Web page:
Abstract: Two significant emerging policy directions put patients and consumers in a key role for influencing health care quality and costs. First, consumer-directed health plans rely on informed consumer choices to contain costs and improve the quality of care. This approach assumes that consumers will make more prudent health and health care choices when they are given financial incentives along with access to comparative cost and quality information. This approach also assumes that the combination of financial incentives and relevant information will increase their “activation” (Gabel, Lo Sasso, and Rice 2002). Second, the Chronic Illness Care Model (Bodenheimer et al. 2002) emphasizes patient-oriented care, with patients and their families integrated as members of the care team. A critical element in the model is activated patients, with the skills, knowledge, and motivation to participate as effective members of the care team (Von Korff et al. 1997). A key health policy question is, what would it take for consumers to become effective and informed managers of their health and health care? What skills, knowledge, beliefs, and motivations do they need to become “activated” or more effectual health care actors? These are essential questions if we hope to improve the health care process, the outcomes of care, and control costs. This is true especially with regard to the 99 million Americans with a chronic disease. Because those with chronic illness need ongoing care, account for a large portion of health care costs, and must play an important role in maintaining their own functioning, encouraging their activation should be a priority. Even though patient activation is a central concept in both the consumer driven health care approach and the chronic illness care models, it remains conceptually and empirically underdeveloped. There has been a lack of conceptual clarity regarding “activation,” and thus a lack of adequate measurement. There are a number of existing methods for assessing different aspects of activation, such as health locus of control (Wallston, Stein, and Smith), self-efficacy in self-managing behaviors (Lorig et al. 1996), and readiness to change health-related behaviors (DiClemente et al. 1991; Prochaska, Redding, and Evers 1997), but these measures tend to focus on the prediction of a single behavior. Moreover, there is no existing measure that includes the broad range of elements involved in activation, including the knowledge, skills, beliefs, and behaviors that a patient needs to manage a chronic illness. In this paper we describe the development of the Patient Activation Measure (PAM), a measure of activation that is grounded in rigorous conceptualization and appropriate psychometric methods. The PAM was developed in four stages: Stage 1.Conceptually defining activation involved a literature review, systematic consultation with experts using a “consensus method,” and consultation with individuals with chronic disease using focus groups. Stage 2.Preliminary scale development began by building on the domains identified in stage one and operationalizing them with survey items within each domain. Steps included generating, refining, and testing a large item pool. We used Rasch psychometric methods to develop the scale and test the preliminary measure's psychometric properties. Stage 3.Stage three involved exploring the possibility of extending the range of the measure, refining the response categories, and testing whether the measure could be used with respondents who had no chronic illnesses. Stage 4.In the fourth and final stage a national probability sample was used to assess the performance of the measure across different subsamples in the population and to assess the construct validity of the measure.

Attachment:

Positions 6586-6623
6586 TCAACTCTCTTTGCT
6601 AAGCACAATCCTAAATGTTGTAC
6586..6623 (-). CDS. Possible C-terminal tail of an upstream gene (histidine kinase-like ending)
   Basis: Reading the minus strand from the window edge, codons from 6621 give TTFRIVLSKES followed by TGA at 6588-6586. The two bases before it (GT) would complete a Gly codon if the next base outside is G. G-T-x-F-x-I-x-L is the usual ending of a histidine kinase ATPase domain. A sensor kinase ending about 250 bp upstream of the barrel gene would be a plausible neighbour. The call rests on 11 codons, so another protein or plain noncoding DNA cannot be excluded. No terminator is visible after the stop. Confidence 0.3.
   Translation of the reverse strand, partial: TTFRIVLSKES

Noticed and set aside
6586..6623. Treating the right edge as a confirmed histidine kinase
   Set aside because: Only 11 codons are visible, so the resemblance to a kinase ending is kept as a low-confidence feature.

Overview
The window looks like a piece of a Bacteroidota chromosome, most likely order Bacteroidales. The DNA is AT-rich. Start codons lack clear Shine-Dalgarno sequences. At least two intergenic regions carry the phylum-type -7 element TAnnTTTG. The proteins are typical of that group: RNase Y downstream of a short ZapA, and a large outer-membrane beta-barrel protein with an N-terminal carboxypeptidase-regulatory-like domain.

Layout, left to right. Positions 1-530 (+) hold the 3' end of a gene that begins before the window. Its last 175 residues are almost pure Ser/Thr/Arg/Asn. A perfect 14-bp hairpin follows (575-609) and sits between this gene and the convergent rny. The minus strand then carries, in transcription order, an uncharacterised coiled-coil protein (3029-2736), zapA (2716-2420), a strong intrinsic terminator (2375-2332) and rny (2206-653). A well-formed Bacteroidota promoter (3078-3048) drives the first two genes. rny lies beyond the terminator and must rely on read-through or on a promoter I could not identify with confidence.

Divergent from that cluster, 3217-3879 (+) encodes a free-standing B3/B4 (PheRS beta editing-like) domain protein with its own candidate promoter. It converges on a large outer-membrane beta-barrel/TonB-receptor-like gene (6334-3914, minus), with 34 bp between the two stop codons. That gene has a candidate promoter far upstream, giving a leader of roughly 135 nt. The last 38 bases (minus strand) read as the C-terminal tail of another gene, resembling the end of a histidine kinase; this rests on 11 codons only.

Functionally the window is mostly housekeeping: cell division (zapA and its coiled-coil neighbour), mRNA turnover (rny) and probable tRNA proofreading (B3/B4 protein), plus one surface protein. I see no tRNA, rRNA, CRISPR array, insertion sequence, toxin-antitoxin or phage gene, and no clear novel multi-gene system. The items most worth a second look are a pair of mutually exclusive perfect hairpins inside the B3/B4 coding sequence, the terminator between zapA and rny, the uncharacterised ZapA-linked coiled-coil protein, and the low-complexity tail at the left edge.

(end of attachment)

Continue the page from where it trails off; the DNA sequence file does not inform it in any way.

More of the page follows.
2,085 citations

Journal ArticleDOI
TL;DR: Data from 1997 for 799 hospitals in 11 states was used to examine the relation between the amount of care provided by nurses at the hospital and patients' outcomes, and a higher proportion of hours of care per day provided by registered nurses was found among medical patients.
Abstract: Background It is uncertain whether lower levels of staffing by nurses at hospitals are associated with an increased risk that patients will have complications or die. Methods We used administrative data from 1997 for 799 hospitals in 11 states (covering 5,075,969 discharges of medical patients and 1,104,659 discharges of surgical patients) to examine the relation between the amount of care provided by nurses at the hospital and patients' outcomes. We conducted regression analyses in which we controlled for patients' risk of adverse outcomes, differences in the nursing care needed for each hospital's patients, and other variables. Results The mean number of hours of nursing care per patient-day was 11.4, of which 7.8 hours were provided by registered nurses, 1.2 hours by licensed practical nurses, and 2.4 hours by nurses' aides. Among medical patients, a higher proportion of hours of care per day provided by registered nurses and a greater absolute number of hours of care per day provided by registered nur...

2,069 citations

Journal ArticleDOI
TL;DR: The prevalence of burn out among internal medicine residents in a single university-based program is evaluated and the relationship of burnout to self-reported patient care practices is evaluated.
Abstract: In this study, burnout was common among resident physicians and was associated with self-reported suboptimal patient care practices.

1,958 citations